You hardly think there’s much anyone can say about Apple’s Snow Leopard that hasn’t been said over and over again, almost to the point of excessiveness in recent days. Starting with the favored members of the media who contributed their words of wisdom, and extending to individual bloggers around the world, it seems almost every respectable publication, and some other than respectable, has had something to say on the subject.
Now it’s a sure thing that a lot of people have been working with Snow Leopard for weeks and perhaps months. That includes Apple’s registered developers and, of course, the folks who wrote books on the subject that have just been released, or will be shortly. So now it can be told, but I won’t spend half this review writing about the features you already know about, or you can find described at Apple’s site in exquisite detail. I don’t believe in wasting your time.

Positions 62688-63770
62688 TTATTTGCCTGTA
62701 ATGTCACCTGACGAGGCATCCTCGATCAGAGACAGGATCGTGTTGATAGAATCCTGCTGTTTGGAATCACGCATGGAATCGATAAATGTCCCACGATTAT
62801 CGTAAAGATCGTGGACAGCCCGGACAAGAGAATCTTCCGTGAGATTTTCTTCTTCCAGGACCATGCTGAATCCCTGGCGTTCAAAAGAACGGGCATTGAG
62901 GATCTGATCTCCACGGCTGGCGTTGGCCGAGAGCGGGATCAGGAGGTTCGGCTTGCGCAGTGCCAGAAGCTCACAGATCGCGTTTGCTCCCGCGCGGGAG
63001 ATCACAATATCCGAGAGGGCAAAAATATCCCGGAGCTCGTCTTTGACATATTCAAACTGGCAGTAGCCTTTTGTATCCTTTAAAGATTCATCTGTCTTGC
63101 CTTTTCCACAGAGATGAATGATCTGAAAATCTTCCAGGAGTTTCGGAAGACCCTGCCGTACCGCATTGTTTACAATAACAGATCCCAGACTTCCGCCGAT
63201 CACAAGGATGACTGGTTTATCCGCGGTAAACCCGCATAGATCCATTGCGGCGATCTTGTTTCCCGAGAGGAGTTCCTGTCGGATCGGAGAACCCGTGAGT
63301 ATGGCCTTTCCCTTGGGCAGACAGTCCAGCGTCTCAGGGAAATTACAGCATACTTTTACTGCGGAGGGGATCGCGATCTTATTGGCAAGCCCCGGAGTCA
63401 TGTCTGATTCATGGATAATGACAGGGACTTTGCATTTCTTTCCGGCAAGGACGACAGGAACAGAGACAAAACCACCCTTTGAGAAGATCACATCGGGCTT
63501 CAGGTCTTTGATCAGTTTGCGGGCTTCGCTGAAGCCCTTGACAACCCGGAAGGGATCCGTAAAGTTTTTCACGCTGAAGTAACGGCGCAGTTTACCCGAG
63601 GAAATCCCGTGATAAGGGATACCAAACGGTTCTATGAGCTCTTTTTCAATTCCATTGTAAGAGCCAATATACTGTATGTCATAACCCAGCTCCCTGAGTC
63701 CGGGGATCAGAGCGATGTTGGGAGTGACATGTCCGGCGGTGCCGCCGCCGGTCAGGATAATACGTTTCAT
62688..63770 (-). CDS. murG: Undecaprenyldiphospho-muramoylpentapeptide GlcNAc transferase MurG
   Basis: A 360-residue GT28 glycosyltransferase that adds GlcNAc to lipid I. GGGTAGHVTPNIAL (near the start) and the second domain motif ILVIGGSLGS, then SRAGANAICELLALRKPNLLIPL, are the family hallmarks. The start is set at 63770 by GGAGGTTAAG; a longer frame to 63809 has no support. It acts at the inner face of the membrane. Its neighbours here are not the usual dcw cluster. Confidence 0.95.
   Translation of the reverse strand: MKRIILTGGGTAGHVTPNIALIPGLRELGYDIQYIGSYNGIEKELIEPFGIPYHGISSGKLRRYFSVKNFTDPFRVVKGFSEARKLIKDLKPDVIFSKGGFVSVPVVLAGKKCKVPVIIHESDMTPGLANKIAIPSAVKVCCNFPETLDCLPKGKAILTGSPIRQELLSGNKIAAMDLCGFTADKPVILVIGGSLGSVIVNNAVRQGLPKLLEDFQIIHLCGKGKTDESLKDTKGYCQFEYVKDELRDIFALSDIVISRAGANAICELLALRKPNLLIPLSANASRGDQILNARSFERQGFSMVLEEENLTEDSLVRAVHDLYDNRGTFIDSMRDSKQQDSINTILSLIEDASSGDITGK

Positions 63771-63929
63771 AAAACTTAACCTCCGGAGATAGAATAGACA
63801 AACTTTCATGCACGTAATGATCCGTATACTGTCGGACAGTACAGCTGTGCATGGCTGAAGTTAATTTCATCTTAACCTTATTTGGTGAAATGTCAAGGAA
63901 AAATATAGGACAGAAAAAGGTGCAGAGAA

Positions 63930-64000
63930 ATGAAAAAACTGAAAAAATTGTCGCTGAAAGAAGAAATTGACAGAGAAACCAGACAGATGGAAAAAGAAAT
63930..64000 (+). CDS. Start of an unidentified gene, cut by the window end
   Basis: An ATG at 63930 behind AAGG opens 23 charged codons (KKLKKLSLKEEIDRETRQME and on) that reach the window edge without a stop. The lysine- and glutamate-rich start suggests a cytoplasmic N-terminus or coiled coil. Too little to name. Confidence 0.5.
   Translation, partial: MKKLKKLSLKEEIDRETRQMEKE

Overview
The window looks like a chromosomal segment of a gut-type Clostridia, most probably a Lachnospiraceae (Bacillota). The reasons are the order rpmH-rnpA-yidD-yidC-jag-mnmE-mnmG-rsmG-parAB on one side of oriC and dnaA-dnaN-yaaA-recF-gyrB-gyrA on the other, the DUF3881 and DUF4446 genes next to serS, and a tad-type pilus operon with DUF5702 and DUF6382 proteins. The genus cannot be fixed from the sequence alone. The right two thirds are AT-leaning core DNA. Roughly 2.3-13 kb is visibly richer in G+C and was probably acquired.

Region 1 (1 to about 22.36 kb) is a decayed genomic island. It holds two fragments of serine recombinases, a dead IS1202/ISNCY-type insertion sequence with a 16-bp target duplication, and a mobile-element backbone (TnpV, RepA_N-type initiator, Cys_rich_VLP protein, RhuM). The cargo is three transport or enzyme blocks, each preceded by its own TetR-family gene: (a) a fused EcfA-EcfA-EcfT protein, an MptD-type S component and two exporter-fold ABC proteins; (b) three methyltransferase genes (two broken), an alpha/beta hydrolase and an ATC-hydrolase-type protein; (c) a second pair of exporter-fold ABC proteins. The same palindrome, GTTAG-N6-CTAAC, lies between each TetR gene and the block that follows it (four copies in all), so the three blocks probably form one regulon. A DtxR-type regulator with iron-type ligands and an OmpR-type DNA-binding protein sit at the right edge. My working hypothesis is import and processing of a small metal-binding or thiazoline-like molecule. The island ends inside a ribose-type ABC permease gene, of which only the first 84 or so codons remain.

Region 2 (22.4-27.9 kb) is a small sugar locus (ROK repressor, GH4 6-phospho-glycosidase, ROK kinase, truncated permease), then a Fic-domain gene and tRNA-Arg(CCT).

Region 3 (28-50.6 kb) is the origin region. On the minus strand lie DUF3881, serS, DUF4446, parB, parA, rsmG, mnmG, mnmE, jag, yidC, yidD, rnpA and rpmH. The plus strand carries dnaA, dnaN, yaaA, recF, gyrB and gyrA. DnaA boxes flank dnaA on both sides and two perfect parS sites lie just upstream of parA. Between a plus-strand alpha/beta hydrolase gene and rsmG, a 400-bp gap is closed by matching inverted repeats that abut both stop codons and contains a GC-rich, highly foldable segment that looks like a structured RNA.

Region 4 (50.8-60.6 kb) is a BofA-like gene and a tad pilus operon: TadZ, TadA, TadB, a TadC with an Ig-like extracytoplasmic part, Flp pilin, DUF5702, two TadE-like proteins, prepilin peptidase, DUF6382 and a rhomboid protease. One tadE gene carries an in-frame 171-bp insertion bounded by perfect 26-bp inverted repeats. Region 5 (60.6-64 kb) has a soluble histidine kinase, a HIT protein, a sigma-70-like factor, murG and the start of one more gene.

As a cleanup release, Snow Leopard acquits itself nicely, thank you. Unlike most operating system upgrades, which excrete evidence of excessive bloat, Apple decided that it wanted to take stock of the situation, fix what ailed the operating system and build a secure foundation for the future. That, indeed, may take us through to Mac OS 11 and beyond, assuming they all bear the reasonably standard Mac OS numbering scheme.
It’s clear that Apple rethought the installation process carefully, because they’ve refined it to the nth degree. For most of you, all you need do is put the Snow Leopard DVD in your Mac’s drive (or a shared drive if you’re using, for example, a MacBook Air) and, when the disc mounts simply launch the Installer and begin the setup process. The Archive & Install routine that power users demanded is no longer present, although you can still wipe the drive, install Leopard and restore your files via Apple’s Migration Assistant or your preferred backup tool.
Story continued in this week’s Tech Night Owl Newsletter.
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